- Battles inside the South African Communist Party (SACP) against Zumafication but which led to expulsions;
- By feminists during Zuma’s rape trial and subsequently through #RememberKhwezi;
- Artists and cartoonists lampooning Zuma, including with shower heads;
- The ongoing struggles in communities against corrupt officials;
- The Marikana massacre in 2012. This produced rage among workers and major realignments away from Zuma’s ANC;
- The call by trade unions like the metalworkers’ Numsa for Zuma’s removal;
- The Vukani-Sidikiwe campaign during the 2014 elections which opened up a national debate on how citizens should vote;
- The rise of #ZumaMustGo Campaign. This was in response to the sacking of Nhlanhla Nene as finance minister in December 2015. The NUMSA-led United Front played a crucial role in this;
- The #FeesMustFall movement. Students’ demands included labour insourcing as well as quality, decommodified and decolonised higher education;
- The 2016 local government elections. These were a harbinger of seismic political realignments against the ANC in key cities;
- The role of investigative and nonpartisan media in probing corruption scandals. And the publication of the Gupta-leaks as well as “A Simple Man” and “The President’s Keepers”;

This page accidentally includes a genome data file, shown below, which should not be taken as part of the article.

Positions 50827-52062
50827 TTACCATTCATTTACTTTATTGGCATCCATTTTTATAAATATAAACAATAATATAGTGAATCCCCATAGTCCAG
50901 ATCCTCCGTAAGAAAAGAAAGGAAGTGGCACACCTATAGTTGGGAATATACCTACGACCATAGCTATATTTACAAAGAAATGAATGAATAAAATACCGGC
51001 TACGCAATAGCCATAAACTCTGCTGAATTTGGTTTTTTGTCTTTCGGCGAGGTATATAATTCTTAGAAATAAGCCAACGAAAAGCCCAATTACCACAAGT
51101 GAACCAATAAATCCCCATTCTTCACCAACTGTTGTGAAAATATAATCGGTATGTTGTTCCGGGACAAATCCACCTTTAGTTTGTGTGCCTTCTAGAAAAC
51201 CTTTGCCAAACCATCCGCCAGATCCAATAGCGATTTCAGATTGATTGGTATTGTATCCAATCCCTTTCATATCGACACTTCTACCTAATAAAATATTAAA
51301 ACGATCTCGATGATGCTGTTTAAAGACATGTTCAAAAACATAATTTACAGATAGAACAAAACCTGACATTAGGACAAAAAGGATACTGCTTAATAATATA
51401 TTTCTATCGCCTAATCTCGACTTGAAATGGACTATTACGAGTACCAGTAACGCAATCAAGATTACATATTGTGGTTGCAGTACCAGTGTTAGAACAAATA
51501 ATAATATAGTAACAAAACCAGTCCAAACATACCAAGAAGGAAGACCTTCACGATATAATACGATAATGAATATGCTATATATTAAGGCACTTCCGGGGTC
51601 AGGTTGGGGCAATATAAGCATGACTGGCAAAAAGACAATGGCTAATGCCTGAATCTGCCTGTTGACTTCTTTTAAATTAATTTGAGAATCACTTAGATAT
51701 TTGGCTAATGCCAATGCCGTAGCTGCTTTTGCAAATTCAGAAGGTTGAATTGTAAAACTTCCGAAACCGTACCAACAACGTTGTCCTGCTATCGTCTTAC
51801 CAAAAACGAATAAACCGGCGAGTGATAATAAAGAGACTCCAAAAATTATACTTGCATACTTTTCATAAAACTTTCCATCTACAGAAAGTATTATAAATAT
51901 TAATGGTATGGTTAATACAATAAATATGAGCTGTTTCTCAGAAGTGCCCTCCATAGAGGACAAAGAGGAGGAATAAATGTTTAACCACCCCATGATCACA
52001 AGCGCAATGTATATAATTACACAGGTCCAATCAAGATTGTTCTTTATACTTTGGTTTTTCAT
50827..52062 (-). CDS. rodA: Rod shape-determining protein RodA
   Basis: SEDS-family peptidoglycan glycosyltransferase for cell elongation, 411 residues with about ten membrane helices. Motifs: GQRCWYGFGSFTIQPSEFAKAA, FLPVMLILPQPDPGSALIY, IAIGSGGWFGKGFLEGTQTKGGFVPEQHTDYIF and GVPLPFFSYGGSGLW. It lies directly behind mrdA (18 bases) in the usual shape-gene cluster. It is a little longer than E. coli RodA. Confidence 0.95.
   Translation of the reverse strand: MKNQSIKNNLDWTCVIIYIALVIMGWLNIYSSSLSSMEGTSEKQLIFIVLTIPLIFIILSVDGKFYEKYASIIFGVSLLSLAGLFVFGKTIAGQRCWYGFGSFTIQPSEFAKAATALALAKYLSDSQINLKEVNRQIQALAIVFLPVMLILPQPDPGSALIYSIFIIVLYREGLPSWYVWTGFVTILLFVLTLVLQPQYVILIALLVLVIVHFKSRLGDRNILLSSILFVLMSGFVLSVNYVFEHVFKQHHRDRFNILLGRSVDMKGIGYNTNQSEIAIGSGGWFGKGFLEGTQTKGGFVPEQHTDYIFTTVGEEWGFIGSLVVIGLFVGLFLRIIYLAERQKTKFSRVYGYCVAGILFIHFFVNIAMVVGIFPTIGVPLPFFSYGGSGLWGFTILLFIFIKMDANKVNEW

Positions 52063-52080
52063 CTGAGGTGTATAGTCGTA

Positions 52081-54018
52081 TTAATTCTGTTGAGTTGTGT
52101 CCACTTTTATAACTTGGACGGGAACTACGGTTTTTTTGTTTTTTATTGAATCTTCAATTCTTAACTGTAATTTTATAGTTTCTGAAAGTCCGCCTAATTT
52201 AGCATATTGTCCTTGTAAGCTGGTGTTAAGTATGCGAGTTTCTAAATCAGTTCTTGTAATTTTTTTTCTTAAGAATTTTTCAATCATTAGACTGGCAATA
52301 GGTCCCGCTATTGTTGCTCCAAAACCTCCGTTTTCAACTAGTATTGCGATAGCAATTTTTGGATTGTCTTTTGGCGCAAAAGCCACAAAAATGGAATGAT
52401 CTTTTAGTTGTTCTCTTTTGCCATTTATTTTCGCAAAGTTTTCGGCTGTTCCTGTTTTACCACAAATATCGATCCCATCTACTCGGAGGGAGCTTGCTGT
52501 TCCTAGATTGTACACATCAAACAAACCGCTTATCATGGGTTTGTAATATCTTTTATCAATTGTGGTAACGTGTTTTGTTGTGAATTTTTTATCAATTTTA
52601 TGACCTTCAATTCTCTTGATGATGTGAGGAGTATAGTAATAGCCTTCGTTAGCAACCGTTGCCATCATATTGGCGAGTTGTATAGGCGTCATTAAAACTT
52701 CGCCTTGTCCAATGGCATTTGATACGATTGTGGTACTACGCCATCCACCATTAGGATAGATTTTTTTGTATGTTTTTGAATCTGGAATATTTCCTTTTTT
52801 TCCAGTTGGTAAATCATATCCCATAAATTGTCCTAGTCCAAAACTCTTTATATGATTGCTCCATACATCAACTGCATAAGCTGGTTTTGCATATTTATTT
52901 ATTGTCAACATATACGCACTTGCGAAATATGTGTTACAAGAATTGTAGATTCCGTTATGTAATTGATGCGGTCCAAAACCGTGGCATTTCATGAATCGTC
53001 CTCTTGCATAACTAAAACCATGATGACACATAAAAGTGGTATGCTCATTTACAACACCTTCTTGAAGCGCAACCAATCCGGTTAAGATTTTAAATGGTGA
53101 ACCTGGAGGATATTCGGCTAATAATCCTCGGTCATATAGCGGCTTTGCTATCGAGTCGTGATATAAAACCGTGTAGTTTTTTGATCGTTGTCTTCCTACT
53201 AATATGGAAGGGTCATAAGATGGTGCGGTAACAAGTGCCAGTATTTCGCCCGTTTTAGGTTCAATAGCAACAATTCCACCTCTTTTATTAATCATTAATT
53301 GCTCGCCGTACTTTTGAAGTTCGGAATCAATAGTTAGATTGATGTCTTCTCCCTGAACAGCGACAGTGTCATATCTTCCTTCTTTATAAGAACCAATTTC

- The courageous role from 2010 onwards of then public protector Thuli Mandonsela in drawing attention to ethics and legal violations by Zuma;
- Court decisions affirming the judiciary’s independence in relation to Zuma;
- Zuma’s miscalculation in firing finance minister Pravin Gordhan, the rallying of activists and the rise of #SaveSouthAfrica. What followed were some of the largest post-apartheid protest marches;
- The powerful voice of liberation struggle veterans like Ahmed Kathrada and others who called for Zuma to resign.
The ANC’s legitimacy crisis
As a result of all this activity the crisis of legitimacy in the ANC – and the ANC state – has deepened. This has placed immense pressure on the party to act. In this context, Ramaphosa is playing out his role out of necessity and to secure the ANC’s electoral fortunes.
For middle class and rich South Africans Ramaphosa’s state of the nation speech represented a return to normalcy – a democracy that works for a few. That’s not to say that the new president didn’t make some important announcements in his state of the nation address. This included his comments about state owned enterprises, redistributive state programmes and anti-corruption mechanisms.
Nevertheless, the speech struck chords that resonated with the “return to normalcy” narrative.
But South Africans can’t repeat the mistake made in 1994 when progressive civil society demobilised. The people’s effect has to continue to shape a post-Zuma democracy in the interests of all. The ANC has abused majority support and cannot be trusted with the future of South Africa.
People’s power has to be strengthened and continuously mobilised around strengthening democratic institutions, ending corruption, fundamental economic transformation and advancing systemic alternatives to the climate crisis.
This article was originally published on The Conversation.